PHILADELPHIA (Aug. 20, 2001) — Pep Boys–Manny, Moe & Jack reported a significant increase in earnings for the 13 weeks ended Aug. 4, although sales declined for the period.
In announcing its second-quarter operating results, the Philadelphia-based full-service automotive aftermarket chain said an improvement in merchandise and service center margins as well as lower operating expenses more than offset a decline in sales. The retailer achieved net earnings of $12.5 million, including a $234,000 net gain on the early retirement of debt, compared with profits of $4.38 million in the second quarter last year, when it saw a $967,000 net gain on the early retirement of debt.
However, the company noted its second-quarter sales—which reflected the impact of 38 store closures and other steps taken in October 2000 in conjunction with implementing its “Profit Enhancement Plan”—were $572.9 million. That was 9.6 percent less than the $633.9 Pep Boys reported in last year's same period. Service labor revenue, exclusive of installed product, fell 6.5 percent to $109.5 million from $117.1 million in 2000.
The company said the impact of steps taken last October to pare costs contributed to s 6.7-percent decline in comparable store sales. During the quarter, comparable service labor revenue and comparable merchandise sales declined 3.1 percent and 7.6 percent, respectively.
Service labor revenue, installed product, tires and commercial delivery accounted for about 55.4 percent of total revenue, according to Pep Boys.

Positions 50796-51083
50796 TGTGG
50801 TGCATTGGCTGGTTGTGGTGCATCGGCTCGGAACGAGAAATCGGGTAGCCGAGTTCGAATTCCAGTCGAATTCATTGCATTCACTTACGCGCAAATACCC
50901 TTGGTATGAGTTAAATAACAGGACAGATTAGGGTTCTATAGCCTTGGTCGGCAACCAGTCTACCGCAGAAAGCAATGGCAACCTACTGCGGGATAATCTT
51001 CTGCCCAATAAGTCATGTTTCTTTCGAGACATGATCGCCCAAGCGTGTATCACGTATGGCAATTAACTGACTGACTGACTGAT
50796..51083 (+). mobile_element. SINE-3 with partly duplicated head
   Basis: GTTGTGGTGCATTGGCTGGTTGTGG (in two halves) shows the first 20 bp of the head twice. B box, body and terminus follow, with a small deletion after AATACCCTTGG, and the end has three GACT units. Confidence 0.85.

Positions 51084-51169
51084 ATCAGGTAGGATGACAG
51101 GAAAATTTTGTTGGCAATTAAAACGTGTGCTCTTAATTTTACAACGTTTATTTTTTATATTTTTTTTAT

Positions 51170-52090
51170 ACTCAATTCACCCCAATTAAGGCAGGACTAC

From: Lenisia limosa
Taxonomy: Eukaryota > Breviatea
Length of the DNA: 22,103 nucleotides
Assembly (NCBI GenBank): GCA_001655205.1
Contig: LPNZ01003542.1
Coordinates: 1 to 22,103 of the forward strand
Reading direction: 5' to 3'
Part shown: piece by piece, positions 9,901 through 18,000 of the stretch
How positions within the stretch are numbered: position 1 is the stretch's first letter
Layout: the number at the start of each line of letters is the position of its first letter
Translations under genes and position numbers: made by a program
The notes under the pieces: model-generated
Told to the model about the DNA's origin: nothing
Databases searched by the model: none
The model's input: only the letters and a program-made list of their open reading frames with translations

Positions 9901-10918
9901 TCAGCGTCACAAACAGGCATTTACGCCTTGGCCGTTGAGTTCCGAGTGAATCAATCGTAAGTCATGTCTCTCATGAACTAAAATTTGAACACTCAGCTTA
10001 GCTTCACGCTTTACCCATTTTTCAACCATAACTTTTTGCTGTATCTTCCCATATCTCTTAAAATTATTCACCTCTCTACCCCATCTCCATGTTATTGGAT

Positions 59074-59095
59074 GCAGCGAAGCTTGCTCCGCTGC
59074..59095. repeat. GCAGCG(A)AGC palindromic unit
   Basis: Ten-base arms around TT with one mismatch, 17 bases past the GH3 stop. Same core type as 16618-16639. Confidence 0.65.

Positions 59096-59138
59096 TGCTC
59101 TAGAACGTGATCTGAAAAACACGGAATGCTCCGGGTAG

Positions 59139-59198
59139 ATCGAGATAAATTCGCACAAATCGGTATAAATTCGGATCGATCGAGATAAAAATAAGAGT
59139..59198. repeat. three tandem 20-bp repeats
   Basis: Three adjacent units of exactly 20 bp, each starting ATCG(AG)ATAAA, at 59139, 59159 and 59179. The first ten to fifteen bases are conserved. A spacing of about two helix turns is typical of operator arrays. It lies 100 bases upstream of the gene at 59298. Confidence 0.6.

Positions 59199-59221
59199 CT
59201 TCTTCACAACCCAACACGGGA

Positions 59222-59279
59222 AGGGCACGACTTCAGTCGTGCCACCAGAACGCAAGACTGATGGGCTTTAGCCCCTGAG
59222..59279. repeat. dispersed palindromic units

For the six months ended August 4, Pep Boys reported net earnings of $21.6 million vs. profits of $10.8 million last year.
The company said sales for the half—which reflected the store closings and “Profit Enhancement Plan”—dropped 10 percent to $1.12 billion vs. $1.25 billion last year. Service labor revenue, exclusive of installed product, fell 6.9 percent to $218 million from the previous year. Comparable store sales declined 7.2 percent during the period while comparable service labor revenue and comparable merchandise sales declined 3.5 percent and 8 percent, respectively.
Service labor revenue, installed product, tires and commercial delivery accounted for approximately 55.7 percent of total revenue. An improvement in merchandise and service center margins, the company said, as well as lower operating expenses more than offset the period's decline in sales.
Pep Boys CEO Mitchell G. Leibovitz said the firm was "pleased to report another very positive quarterly performance. Although many of the steps that we took last October to enhance our future profitability have had a negative impact on sales, they have had a very positive impact on earnings.
"As was the case in the first quarter, we achieved significant improvements in our merchandise margins, gross profit from service operations and general and administrative expenses. Although we have been impacted by a weak replacement tire market, we are encouraged by the trends in the balance of our retail business and enter the third quarter with optimism."